It will be appreciated and should be understood that the exemplary embodiments of the invention described above can be implemented in a number of different fashions. Given the teachings of the invention provided herein, one of ordinary skill in the related art will be able to contemplate other implementations of the invention. Indeed, although illustrative embodiments of the present invention have been described herein with reference to the accompanying drawings, it is to be understood that the invention is not limited to those precise embodiments, and that various other changes and modifications may be made by one skilled in the art without departing from the scope or spirit of the invention.
1. A method of forming a superconducting device, comprising:
- forming a silicon nitride (SiN) seed layer on a substrate, wherein the SiN seed layer is formed with a thickness in a range of about 1 nm to about 3 nm; and
- growing a (200)-oriented texture titanium nitride (TiN) layer on the SiN seed layer using the SiN seed layer for nucleation of the (200)-oriented texture TiN layer growth.
2. The method of claim 1, wherein the substrate is a silicon substrate, the method further comprising preparing the silicon substrate by removing native oxide from a surface of the silicon substrate and hydrogen terminating the surface of the silicon substrate.
3. The method of claim 1, wherein the substrate is a sapphire substrate, the method further comprising preparing the sapphire substrate by performing an in situ anneal to approximately 900° C. in an oxygen atmosphere.
4. The method of claim 1, wherein growing a SiN seed layer comprises:
- heating the substrate, comprising a silicon substrate, to a temperature of approximately 450° C. to 500° C.; and
- soaking the heated silicon substrate in nitrogen gas sufficient to form the SiN seed layer.
5. The method of claim 1, wherein the (200)-oriented texture TiN layer is formed by a reactive DC sputtering deposition process.
6. The method of claim 5, wherein the sputtering process is performed at a temperature of approximately 450° C. to 500° C.
7. The method of claim 5, wherein the sputtering process is performed by applying a DC bias of approximately −100V on the substrate.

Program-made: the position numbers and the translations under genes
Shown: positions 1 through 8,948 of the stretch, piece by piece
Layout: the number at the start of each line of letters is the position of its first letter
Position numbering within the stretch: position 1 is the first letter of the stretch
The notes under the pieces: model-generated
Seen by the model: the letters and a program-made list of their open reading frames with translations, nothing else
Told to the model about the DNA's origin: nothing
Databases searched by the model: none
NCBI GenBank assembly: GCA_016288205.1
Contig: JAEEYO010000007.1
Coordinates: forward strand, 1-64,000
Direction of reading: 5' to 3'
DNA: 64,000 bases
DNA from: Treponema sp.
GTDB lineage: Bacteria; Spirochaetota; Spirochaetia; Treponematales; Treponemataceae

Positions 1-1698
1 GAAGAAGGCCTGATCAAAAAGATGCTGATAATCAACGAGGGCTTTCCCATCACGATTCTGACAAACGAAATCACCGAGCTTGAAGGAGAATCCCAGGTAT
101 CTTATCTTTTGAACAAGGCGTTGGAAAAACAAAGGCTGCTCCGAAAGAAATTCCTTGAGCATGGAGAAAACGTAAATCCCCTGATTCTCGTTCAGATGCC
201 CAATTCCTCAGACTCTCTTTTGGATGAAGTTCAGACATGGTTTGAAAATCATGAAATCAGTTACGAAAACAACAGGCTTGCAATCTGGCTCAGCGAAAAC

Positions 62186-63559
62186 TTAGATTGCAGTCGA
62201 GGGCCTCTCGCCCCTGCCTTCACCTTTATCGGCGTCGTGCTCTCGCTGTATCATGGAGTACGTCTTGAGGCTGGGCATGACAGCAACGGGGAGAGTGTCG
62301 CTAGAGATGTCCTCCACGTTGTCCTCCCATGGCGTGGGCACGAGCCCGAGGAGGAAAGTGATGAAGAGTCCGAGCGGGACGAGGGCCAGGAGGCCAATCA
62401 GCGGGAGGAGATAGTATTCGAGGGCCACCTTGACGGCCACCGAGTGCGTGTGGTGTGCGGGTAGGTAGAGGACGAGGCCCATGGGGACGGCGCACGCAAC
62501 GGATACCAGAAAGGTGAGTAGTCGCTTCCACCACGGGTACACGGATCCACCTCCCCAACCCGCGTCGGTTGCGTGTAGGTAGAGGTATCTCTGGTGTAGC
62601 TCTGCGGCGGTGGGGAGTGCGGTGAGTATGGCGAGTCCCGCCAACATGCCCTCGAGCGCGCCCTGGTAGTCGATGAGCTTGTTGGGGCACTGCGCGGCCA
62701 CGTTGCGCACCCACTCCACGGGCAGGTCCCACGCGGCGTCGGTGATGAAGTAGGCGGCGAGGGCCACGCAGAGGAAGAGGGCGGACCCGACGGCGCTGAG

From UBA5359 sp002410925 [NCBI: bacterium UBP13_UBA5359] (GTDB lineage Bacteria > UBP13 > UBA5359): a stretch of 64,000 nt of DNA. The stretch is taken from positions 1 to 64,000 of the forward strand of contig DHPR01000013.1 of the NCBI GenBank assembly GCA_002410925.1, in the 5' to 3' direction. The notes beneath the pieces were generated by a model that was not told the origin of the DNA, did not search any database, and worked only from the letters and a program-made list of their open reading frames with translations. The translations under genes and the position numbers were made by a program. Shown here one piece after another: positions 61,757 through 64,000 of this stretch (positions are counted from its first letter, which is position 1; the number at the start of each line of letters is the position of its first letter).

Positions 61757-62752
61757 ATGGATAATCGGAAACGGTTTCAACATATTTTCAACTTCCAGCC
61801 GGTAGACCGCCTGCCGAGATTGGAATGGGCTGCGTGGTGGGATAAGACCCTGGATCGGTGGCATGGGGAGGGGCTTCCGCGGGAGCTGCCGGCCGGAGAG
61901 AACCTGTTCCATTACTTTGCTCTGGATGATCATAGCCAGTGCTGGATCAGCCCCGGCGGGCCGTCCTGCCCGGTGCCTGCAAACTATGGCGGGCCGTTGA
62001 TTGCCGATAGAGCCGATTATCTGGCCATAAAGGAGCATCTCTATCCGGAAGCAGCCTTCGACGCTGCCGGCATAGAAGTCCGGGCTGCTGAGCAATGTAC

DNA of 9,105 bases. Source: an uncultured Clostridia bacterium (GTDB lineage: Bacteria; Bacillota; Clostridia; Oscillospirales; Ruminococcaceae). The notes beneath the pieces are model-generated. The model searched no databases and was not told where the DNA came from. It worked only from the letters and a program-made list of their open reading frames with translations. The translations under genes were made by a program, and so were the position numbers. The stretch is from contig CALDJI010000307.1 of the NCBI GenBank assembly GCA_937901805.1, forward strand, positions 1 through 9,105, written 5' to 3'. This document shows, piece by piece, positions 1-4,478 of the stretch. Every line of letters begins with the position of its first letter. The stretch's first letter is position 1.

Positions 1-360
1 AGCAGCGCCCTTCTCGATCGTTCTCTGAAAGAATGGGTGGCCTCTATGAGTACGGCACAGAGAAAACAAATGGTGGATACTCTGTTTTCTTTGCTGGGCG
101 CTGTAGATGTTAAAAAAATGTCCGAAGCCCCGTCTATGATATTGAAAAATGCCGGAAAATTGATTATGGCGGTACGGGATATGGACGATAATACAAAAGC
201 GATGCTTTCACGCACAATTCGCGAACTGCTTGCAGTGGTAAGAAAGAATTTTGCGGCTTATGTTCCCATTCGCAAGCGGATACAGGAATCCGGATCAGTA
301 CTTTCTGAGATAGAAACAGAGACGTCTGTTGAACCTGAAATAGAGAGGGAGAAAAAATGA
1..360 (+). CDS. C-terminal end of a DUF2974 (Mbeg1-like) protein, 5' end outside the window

8. The method of claim 5, wherein the sputtering process is performed in a sputtering atmosphere of approximately 3:2 argon to nitrogen ratio.
9. The method of claim 5, wherein the sputtering process is performed in a sputtering atmosphere at a pressure of approximately 5 mTorr.
10. The method of claim 5, wherein the (200)-oriented texture TiN layer is grown at a growth rate of approximately 1 nm to 2 nm per minute.
11. The method of claim 1, further comprising patterning the (200)-oriented texture TiN layer and SiN seed layer to foam a resonator device that comprises the (200)-oriented texture TiN layer and SiN seed layer.
12. A superconducting device, comprising:
- a substrate;
- a silicon nitride (SiN) seed layer disposed on the substrate, wherein the SiN seed layer has a thickness in a range of about 1 nm to about 3 nm; and
- a (200)-oriented texture titanium nitride (TiN) layer grown on the SiN seed layer using the SiN seed layer for nucleation of the (200)-oriented texture TiN layer growth.
13. The superconducting device of claim 12, wherein the superconducting device comprises a resonator device.
14. The superconducting device of claim 13, wherein the resonator device comprises a coplanar waveguide.
15. The superconducting device of claim 13, wherein the resonator device comprises a qubit.
16. The superconducting device of claim 15, wherein the qubit comprises an interdigitated capacitor pattern formed by the SiN and (200)-oriented texture TiN layers.
17. The superconducting device of claim 13, wherein the resonator device comprises at least one planar capacitor and one planar inductor connected in parallel.
18. An integrated circuit, comprising:
- a substrate; and
- one or more superconducting devices formed on the substrate,
- wherein each superconducting device comprises: a silicon nitride (SiN) seed layer disposed on the substrate, wherein the SiN seed layer has a thickness in a range of about 1 nm to about 3 nm; and a (200)-oriented texture titanium nitride (TiN) layer grown on the SiN seed layer using the SiN seed layer for nucleation of the (200)-oriented texture TiN layer growth.
19. The integrated circuit of claim 18, wherein the one or more superconducting devices comprises a resonator device.
20. The integrated circuit of claim 19, wherein the resonator device comprises an interdigitated capacitor pattern formed by the SiN and (200)-oriented texture TiN layers.
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Filed: Jul 28, 2011
Date of Patent: Feb 10, 2015
Patent Publication Number: 20130029848
Assignees: International Business Machines Corporation (Armonk, NY), The United States of America, as represented by the Secretary of Commerce, The National Institute of Standards (Washington, DC)
Inventors: Antonio D. Corcoles Gonzalez (Mount Kisco, NY), Jiansong Gao (Boulder, CO), Dustin A. Hite (Boulder, CO), George A. Keefe (Cortlandt Manor, NY), David P. Pappas (Louisville, CO), Mary E. Rothwell (Ridgefield, CT), Matthias Steffen (Cortlandt Manor, NY), Chang C. Tsuei (Chappaqua, NY), Michael R. Vissers (Erie, CO), David S. Wisbey (Lafayette, CO)
Primary Examiner: Stanley Silverman
Assistant Examiner: Kallambella Vijayakumar
Application Number: 13/192,597
International Classification: H01L 39/14 (20060101); H01L 39/24 (20060101); H01B 12/06 (20060101); H01P 1/203 (20060101); H01P 3/00 (20060101); G06N 99/00 (20100101); H01L 39/22 (20060101); H01P 1/201 (20060101); H01P 3/02 (20060101);